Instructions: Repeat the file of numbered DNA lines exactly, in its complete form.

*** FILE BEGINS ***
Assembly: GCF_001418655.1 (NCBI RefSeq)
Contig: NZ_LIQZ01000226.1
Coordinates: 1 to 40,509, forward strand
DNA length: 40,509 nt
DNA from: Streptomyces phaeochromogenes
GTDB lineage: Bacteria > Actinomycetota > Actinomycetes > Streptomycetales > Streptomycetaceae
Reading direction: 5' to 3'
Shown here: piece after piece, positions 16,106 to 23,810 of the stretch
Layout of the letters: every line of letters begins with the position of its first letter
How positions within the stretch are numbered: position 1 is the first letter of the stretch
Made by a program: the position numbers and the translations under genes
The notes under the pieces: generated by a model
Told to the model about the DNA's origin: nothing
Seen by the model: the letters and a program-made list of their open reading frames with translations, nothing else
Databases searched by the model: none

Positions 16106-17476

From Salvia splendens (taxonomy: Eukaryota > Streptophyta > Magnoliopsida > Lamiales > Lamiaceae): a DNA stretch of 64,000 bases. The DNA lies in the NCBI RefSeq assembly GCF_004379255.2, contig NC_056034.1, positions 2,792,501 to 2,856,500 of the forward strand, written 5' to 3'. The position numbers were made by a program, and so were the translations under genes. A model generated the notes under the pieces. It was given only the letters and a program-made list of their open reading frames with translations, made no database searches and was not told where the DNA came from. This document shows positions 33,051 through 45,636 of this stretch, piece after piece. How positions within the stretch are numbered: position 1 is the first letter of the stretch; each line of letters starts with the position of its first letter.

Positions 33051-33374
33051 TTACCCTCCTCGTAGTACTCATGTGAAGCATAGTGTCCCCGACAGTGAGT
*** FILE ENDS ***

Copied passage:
Assembly: GCF_001418655.1 (NCBI RefSeq)
Contig: NZ_LIQZ01000226.1
Coordinates: 1 to 40,509, forward strand
DNA length: 40,509 nt
DNA from: Streptomyces phaeochromogenes
GTDB lineage: Bacteria > Actinomycetota > Actinomycetes > Streptomycetales > Streptomycetaceae
Reading direction: 5' to 3'
Shown here: piece after piece, positions 16,106 to 23,810 of the stretch
Layout of the letters: every line of letters begins with the position of its first letter
How positions within the stretch are numbered: position 1 is the first letter of the stretch
Made by a program: the position numbers and the translations under genes
The notes under the pieces: generated by a model
Told to the model about the DNA's origin: nothing
Seen by the model: the letters and a program-made list of their open reading frames with translations, nothing else
Databases searched by the model: none

Positions 16106-17476

From Salvia splendens (taxonomy: Eukaryota > Streptophyta > Magnoliopsida > Lamiales > Lamiaceae): a DNA stretch of 64,000 bases. The DNA lies in the NCBI RefSeq assembly GCF_004379255.2, contig NC_056034.1, positions 2,792,501 to 2,856,500 of the forward strand, written 5' to 3'. The position numbers were made by a program, and so were the translations under genes. A model generated the notes under the pieces. It was given only the letters and a program-made list of their open reading frames with translations, made no database searches and was not told where the DNA came from. This document shows positions 33,051 through 45,636 of this stretch, piece after piece. How positions within the stretch are numbered: position 1 is the first letter of the stretch; each line of letters starts with the position of its first letter.

Positions 33051-33374
33051 TTACCCTCCTCGTAGTACTCATGTGAAGCATAGTGTCCCCGACAGTGAGT